Ransomware Demands and Business Payouts on the Rise
Ransomware targeted at the business sector has recently become the preferred income method of many hackers, in part because it can provide huge returns when enterprise victims are willing to pay up. For these more advanced renditions of ransomware, individuals are no longer the main target, since individuals don’t provide the financial windfall hackers are hunting for.
With potentially unlimited resources at stake, ransomware attacks have begun to focus exclusively on businesses — often with great success. As ransomware variants become increasingly easier for hackers and other cybercriminals to obtain, industry experts expect the problem will only get worse for businesses of all sizes and across industries.
Paying the Ransom Only Makes Matters Worse — and Sometimes Isn’t Even Successful at Restoring Data
Three of the most recent highly publicized ransomware attacks involved the University of Calgary, a school system in South Carolina and Hollywood Presbyterian Hospital. In each case, the organizations were not prepared to respond to or recover effectively from the attacks, and business management felt compelled to pay the ransom as their only option to protect their users and recover valuable sensitive information.
Paying the ransom is harmful in more ways than one:
Additionally, paying the ransom is never a guarantee. After all, these are cybercriminals we are talking about — not legitimate businesses who care about contractual obligations and the rules and regulations of cyberspace. Sometimes, a paid ransom merely results in a bolder attack who decides they want even more money for the same data they were just compensated for. Take Kansas Heart Health Hospital, for instance. In May 2016, the hospital paid a ransom as a last resort to unlocking sensitive patient files and data — and then the attackers demanded more money.
Dealing with and compensating criminals are terrible solutions in response to cybercrime. Effective IT incident response management and data disaster solutions provide a much better, more reliable alternative — and unlike a ransomware payout, incident response planning won’t break your budget.
With the Right Incident Response Planning, Paying the Ransom Is Never the Only Option
Many businesses do not have the internal IT capabilities to respond to and recover effectively from a ransomware attack or to reduce the chances of one happening in the first place. In cases where businesses and IT teams are underprepared, paying an exorbitant ransom for the return of valuable and sensitive company files and folders may seem the only option. With the right disaster planning and incident response preparations in place, paying the ransom should never be the easiest — or the only — path to recovery.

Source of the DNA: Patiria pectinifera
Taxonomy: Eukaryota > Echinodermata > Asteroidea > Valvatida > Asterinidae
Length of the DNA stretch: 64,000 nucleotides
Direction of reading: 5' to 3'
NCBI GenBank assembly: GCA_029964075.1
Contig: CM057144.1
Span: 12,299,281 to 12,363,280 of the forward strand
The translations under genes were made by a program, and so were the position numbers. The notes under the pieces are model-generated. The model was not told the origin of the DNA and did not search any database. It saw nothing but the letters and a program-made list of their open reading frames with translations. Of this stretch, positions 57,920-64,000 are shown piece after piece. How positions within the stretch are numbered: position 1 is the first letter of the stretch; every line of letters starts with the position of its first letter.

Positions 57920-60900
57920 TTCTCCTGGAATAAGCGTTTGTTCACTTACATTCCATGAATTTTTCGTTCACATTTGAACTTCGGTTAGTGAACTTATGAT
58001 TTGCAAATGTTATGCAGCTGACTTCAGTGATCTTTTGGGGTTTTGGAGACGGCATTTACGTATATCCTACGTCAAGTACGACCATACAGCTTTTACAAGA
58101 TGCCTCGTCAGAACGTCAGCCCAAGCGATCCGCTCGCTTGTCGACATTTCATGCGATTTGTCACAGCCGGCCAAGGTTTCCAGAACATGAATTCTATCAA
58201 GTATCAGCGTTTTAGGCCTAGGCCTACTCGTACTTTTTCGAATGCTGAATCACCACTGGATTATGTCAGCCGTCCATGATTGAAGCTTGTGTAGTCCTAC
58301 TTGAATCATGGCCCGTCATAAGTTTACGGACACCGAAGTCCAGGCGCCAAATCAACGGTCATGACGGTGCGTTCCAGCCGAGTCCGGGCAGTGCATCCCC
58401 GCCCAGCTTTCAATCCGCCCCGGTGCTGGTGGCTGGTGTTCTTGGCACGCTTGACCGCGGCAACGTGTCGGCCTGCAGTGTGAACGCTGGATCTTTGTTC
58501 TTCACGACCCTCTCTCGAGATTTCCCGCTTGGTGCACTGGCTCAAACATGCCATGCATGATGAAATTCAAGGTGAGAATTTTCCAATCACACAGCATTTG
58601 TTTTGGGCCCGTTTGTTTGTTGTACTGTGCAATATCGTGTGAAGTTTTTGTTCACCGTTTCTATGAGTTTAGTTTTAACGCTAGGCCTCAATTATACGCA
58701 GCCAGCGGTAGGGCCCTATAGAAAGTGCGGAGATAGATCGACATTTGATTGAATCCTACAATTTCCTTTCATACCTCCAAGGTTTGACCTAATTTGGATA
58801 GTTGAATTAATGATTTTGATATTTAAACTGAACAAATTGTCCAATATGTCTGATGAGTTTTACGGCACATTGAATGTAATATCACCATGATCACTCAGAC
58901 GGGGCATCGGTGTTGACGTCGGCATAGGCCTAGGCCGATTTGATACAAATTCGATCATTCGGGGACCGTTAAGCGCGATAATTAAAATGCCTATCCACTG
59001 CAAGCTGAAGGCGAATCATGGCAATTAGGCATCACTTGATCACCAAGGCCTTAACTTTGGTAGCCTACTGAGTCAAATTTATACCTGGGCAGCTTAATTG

Community responders have come together during this most recent ransomware crisis to assist unprepared victims in recovering their data, but these ever-evolving renditions of malware and malicious ransomware Trojans can easily sidestep even the most advanced recovery techniques — and then become more advanced themselves.
Some practical methods for defending against ransomware include:
The only way to truly defend against ransomware is to defund the criminal element behind it — and that starts with an effective, comprehensive incident response plan on the part of ransomware’s most lucrative target. Businesses of all sizes should develop and implement an advanced disaster response and recovery plan so they are never without options if a ransomware demand is placed upon their valuable business data.
If you feel your company may be underprepared to respond to a ransomware demand or any other cyberthreat, we can help. 403Tech Inc is an industry leader in IT security and incident response strategy. Contact us at (403) 215-7506 or send us an email at [email protected] for more information.
Scott Gallupe of 403Tech Discusses Cybersecurity Threats in Business in Calgary Article
The COVID-19 pandemic sent businesses scrambling to pivot from an office-based environment to a remote workforce. A recent issue of Business in Calgary featured 403Tech President Scott Gallupe, who advised on how local businesses can protect their IT systems from cybersecurity threats. He explained that passwords and video collaboration tools are possible entryways for viruses and malware. The article, Alright, Stop, Collaborate and Listen, features several local IT leaders, describes the issues faced by business owners during the pandemic and provides guidance on ways to protect business data from ransomware and other types of cyberattacks.